Battin, T.J., S. Luyssaert, L.A. Kaplan, et al., 2009, The boundless carbon cycle, Nature Geosci..2: 598-600.
Butman, D. and P.A. Raymond, 2011, Significant efflux of carbon dioxide from streams and rivers in the United States, Nature Geosci. 4: 839-842.
Cole, J.J., Y.T. Prairie, N.F. Caraco, W.H. McDowell, L.J. Tranvik, R.G. Striegl, C.M. Duarte, P. Kortelainen, J.A. Downing, J.J. Middelburg, and J. Melack, 2007, Plumbing the global carbon cycle: integrating inland waters into the terrestrial carbon budget, Ecosystems 10:171-184, doi:10.1007/s10021-006-9013-8.
Holmes, R.M., J.W. McClelland, B.J. Peterson, S.E. Tank, E. Bulygina, T.I. Eglinton, V.V. Gordeev, T.Y. Gurtovaya, P.A. Raymond, D.J. Repeta, R. Staples, R.G. Striegl, A.V. Zhulidov, and S.A. Zimov, 2011, Seasonal and annual fluxes of nutrients and organic matter from large rivers to the Arctic Ocean and surrounding seas, Estuaries and Coasts, doi:10.1007/s12237-011-9386-6.
Humborg, C., C.-M. Mörth, M. Sundbom, H. Borg, T. Blencker, R. Giesler, V. Ittekkot, 2010, CO2 supersaturation along the aquatic conduit in Swedish watersheds as constrained by terrestrial respiration, aquatic respiration and weathering, Glob. Change Biol. 16:1966-1978.
Lauerwald, R. J. Hartmann, W. Ludwig, N. Moosdorf, 2012, Assessing the nonconservative fluvial fluxes of dissolved organic carbon in North America, J. Geophys. Res. 117, G01027, doi:10.1029/2011JG001820.
Obernosterer, I. and R. Benner, 2004, Competition between biological and photochemical processes in the mineralization of dissolved organic carbon, Limnol. Oceanogr., 49(1): 117-124.
Seitzinger, S.P., E. Mayorga, A.F. Bouwman, C. Kroeze, A.H.W. Beusen, G. Billen, G.Van Drecht, E. Dumont, B.M. Fekete, J. Garnier, and J.A. Harrison, 2010, Global river nutrient export: a scenario analysis of past and future trends, Global Biogeochem. Cycles, 24, GB0A08, doi:10.1029/2009GB003587.
Shih, J.-S., R.B. Alexander, R.A. Smith, E.W. Boyer, G.E. Schwarz, and S. Chung, 2010, An initial SPARROW model of land use and in-stream controls on total organic carbon in streams of the conterminous United States, U.S. Geological Survey Open-File Report 2010-1276, 22 p., available at http://pubs.usgs.gov/of/2010/1276.
Spencer, R.G.M., G.R. Aiken, K.P. Wickland, R.G. Striegl, and P.J. Hernes, 2008, Seasonal and spatial variability in dissolved organic matter quantity and composition from the Yukon River basin, Alaska, Global Biogeochem. Cycles, 22, GB4002, doi:10.1029/2008GB003231.
Spencer, R.G.M., K.D. Butler, and G.R. Aiken, 2012, Dissolved organic carbon and chromophoric dissolved organic matter properties of rivers in the USA, J. Geophys. Res., 117, G03001, doi:10.1029/2011JG001928.
Stets, E.G. and R.G. Striegl, 2012, Carbon export by rivers draining the conterminous United States, Inland Waters 2: 177-184, doi:10.5268/IW-2.4.510.
Striegl, R.G., M.M. Dornblaser, G.R. Aiken, K.P. Wickland, P.A. Raymond, 2007, Carbon export and cycling by the Yukon, Tanana, and Porcupine Rivers, Alaska, 2001-2005, Water Resour. Res., 43, W02411, doi:10.1029/2006WR005206.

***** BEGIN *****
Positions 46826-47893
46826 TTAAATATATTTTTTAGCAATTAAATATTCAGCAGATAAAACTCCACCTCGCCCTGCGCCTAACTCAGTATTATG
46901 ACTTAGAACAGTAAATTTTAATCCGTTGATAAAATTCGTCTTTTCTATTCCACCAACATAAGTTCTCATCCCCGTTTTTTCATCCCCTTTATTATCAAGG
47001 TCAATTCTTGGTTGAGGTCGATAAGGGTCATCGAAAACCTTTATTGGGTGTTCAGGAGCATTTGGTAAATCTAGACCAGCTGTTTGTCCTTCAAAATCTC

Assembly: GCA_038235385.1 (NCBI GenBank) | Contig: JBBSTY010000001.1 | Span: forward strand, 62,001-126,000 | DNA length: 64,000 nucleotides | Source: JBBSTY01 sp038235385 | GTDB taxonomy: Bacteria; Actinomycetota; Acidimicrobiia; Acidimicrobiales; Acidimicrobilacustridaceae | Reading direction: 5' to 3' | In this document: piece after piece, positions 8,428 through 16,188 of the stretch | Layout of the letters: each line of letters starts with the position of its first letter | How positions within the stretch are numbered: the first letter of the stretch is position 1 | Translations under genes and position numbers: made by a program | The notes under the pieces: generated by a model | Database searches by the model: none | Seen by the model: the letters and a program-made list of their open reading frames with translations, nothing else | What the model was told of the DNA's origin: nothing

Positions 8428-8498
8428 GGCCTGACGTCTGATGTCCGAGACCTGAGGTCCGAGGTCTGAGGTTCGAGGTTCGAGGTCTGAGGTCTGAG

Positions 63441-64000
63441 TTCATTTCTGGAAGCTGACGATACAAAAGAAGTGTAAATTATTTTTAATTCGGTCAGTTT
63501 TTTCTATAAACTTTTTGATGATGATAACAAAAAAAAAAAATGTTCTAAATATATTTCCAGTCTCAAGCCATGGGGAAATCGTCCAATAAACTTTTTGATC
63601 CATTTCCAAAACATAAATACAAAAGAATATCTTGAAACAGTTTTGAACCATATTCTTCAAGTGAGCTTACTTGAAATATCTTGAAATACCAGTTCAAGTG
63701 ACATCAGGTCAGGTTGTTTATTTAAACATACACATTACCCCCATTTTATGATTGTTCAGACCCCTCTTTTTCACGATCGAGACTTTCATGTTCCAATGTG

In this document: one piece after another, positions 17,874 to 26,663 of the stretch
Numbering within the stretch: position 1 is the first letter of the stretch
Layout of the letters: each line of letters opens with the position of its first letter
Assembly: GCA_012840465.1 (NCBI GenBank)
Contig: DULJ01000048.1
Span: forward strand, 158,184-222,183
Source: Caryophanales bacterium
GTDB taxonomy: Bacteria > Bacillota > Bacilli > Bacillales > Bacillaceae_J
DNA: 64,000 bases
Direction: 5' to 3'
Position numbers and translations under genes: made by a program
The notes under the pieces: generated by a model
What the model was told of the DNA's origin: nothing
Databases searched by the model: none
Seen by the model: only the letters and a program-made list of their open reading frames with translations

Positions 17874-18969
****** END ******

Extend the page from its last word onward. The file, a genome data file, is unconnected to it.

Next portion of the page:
Striegl, R.G., M.M. Dornblaser, C.P. McDonald, J.R. Rover, and E.G. Stets, 2012, Carbon dioxide and methane emissions from the Yukon River system, Global Biogeochem. Cycles, 26, GB0E05, doi:10.1029/2012GB004306.
Wickland, K.P., G.R. Aiken, K. Butler, M.M. Dornblaser, R.G.M. Spencer, and R.G. Striegl, 2012, Biodegradability of dissolved organic carbon in the Yukon River and its tributaries: seasonality and importance of inorganic nitrogen, Global Biogeochem. Cycles, 26, GB0E03, doi:10.1029/2012GB004342.
Zhu, Zhiliang, ed., 2010, A method for assessing carbon stocks, carbon sequestration, and greenhouse-gas fluxes in ecosystems of the United States under present conditions and future scenarios, U.S. Geological Survey Scientific Investigations Report 2010 - 5233, 188 p. (Available at pubs.usgs.gov/sir/2010/5233/).
Proposed Duty Station: Boulder, CO
Areas of Ph.D.: Biogeochemistry, hydrology, ecology, biology, chemistry, geography, physics, or related fields (candidates holding a Ph.D. in other disciplines, but with extensive knowledge and skills relevant to the Research Opportunity may be considered).
Qualifications: Applicants must meet one of the following qualifications - Research Hydrologist, Research Ecologist, Research Physical Scientist, Research Chemist, Research Geographer.
(This type of research is performed by those who have backgrounds for the occupations stated above. However, other titles may be applicable depending on the applicant’s background, education, and research proposal. The final classification of theposition will be made by the Human Resources specialist).
Research Advisor(s): Kimberly Wickland, (303) 541-3072, firstname.lastname@example.org.; Edward Stets, (303) 541-3048, email@example.com.; Robert Striegl, (303) 541-3091, firstname.lastname@example.org.; George Aiken, (303) 541-3036, email@example.com.
Human Resources Office Contact: Jennifer Daberkow, (303) 236-9566, firstname.lastname@example.org.
|Summary of Opportunities|